Members of BlackPush Inc., H.O.P.E. Hustlers, Concerned Black Clergy of Atlanta and other organizations gathered inside the First Iconium Baptist Church’s gymnasium on Friday afternoon to acknowledge the uptick in gun violence in the city, and recognize the lives lost this year to the recurring issue. Photo by Janelle Ward/The Atlanta Voice

Members of BlackPush Inc., H.O.P.E. Hustlers, Concerned Black Clergy of Atlanta and other organizations gathered inside the First Iconium Baptist Church’s gymnasium on Friday afternoon to acknowledge the uptick in gun violence in the city, and recognize the lives lost this year to the recurring issue.

State representatives, clergymen and attendees called for social and political action from local politicians and community members, and released 151 orange balloons into the sky to commemorate the 151 Atlanta residents who died by firearm homicide in 2022.

Friday marked the church’s first memorial event dedicated to gun homicide victims and their families, held in accordance with Gun Violence Awareness Day.  The event began with spokespeople listing all victims by name, who ranged in age from infants to elders.

The Reverend Timothy McDonald, pastor of First Iconium Baptist Church, said before the balloon release to view each life lost as an individual who left family and friends behind.
“We have to be careful that we don’t allow a name to become a statistic,” McDonald said. “That’s somebody’s son, somebody’s daughter, somebody’s father – not just a statistic.” 
McDonald also encouraged attendees to continue fighting for the political change they want to see occur within their communities.

“We’ve got to do more than talk about it,” Reverend Timothy McDonald, pastor of First Iconium Baptist Church (not shown) said. “We’ve got to be about it.” Photo by Janelle Ward/The Atlanta Voice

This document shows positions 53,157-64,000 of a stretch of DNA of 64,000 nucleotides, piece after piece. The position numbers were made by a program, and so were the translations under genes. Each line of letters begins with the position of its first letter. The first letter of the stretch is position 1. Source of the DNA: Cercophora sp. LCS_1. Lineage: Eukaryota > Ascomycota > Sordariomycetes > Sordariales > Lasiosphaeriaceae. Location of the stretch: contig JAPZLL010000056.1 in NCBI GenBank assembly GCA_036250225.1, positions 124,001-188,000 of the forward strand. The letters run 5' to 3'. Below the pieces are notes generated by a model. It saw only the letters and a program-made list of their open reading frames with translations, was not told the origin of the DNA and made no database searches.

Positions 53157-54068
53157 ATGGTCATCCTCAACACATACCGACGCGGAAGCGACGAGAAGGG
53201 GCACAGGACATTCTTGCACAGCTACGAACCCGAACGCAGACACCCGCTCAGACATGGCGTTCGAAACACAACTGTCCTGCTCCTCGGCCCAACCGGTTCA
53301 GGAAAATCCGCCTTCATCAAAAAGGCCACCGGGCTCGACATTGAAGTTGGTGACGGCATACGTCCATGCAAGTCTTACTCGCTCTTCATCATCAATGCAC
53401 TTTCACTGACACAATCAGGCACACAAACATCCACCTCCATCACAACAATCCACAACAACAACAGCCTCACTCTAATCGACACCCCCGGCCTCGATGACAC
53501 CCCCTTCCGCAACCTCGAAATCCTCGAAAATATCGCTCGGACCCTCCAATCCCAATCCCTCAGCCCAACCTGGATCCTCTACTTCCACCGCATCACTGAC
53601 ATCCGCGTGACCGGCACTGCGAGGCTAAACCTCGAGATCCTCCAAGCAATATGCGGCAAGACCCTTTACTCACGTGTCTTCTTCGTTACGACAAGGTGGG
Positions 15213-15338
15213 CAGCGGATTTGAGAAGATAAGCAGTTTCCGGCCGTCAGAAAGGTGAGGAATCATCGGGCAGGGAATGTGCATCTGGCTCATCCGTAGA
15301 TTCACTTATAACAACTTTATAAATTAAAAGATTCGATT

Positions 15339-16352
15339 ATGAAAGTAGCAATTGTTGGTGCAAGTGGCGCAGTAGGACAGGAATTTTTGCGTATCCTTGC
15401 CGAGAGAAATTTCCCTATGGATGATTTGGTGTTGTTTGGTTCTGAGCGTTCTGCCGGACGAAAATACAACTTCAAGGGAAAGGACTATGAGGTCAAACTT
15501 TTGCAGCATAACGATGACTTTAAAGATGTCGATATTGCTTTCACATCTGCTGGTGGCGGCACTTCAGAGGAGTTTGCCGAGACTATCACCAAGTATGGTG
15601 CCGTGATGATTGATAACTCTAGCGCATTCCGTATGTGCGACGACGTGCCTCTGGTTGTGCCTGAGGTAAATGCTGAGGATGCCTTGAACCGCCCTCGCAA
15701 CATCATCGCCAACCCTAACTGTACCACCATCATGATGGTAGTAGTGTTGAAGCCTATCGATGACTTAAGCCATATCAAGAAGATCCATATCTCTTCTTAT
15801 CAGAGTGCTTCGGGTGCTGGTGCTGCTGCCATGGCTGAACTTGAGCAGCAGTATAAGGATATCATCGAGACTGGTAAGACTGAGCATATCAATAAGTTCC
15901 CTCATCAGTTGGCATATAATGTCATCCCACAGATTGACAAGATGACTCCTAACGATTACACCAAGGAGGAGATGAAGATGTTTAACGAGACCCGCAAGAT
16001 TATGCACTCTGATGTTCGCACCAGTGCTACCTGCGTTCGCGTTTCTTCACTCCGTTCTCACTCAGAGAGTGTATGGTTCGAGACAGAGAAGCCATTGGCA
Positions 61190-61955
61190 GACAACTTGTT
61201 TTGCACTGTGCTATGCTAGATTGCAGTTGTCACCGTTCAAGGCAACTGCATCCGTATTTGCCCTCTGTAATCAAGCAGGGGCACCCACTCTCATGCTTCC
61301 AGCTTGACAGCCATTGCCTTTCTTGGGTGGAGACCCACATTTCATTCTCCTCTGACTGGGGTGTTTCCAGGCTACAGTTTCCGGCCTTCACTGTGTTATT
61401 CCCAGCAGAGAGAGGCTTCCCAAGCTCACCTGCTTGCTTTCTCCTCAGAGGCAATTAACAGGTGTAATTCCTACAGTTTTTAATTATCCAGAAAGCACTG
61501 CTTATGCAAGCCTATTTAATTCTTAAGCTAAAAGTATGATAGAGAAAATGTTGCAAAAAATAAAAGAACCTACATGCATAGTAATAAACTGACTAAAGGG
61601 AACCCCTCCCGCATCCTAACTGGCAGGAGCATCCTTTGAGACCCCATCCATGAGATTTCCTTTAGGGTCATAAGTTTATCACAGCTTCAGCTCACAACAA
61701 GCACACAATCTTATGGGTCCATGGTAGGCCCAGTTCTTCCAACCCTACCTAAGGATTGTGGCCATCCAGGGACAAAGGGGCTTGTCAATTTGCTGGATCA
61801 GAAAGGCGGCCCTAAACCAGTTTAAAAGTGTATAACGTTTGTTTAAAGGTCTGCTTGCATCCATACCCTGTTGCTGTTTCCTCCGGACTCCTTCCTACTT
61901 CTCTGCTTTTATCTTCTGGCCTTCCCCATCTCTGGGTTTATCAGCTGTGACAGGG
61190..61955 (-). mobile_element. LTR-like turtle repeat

“We’ve got to do more than talk about it,” McDonald said. “We’ve got to be about it.” 
The event brought together grieving parents and community members, many of whom began nonprofit organizations as a result of losing a loved one. The memorial also inspired Sheila Isong, a representative from Giffords, former Arizona Congresswoman Gabby Giffords’ nonprofit organization protesting American gun violence, to fly in from Washington and pledge solidarity with Atlanta’s hurting communities.

Isong, engagement director at Giffords, said she refers to the country’s gun violence issue as an epidemic and a public health crisis. She also said gun violence doesn’t discriminate based on skin color, social status, or any other personal factor of identification.
“It doesn’t matter what you look like, where you’re from, your color, your age, what church you go to,” Isong said. “A bullet will kill you at close range.”

Representatives Sandra Scott and Kim Schofield, serving Georgia’s 76th and 60th districts, respectively, appeared in support of the victims and their families, as well.
Schofield said district lines are unimportant when issues like gun violence plague Atlanta’s Black community as a whole.

“The line might say this isn’t my district,” Schofield said. “But these are my people.”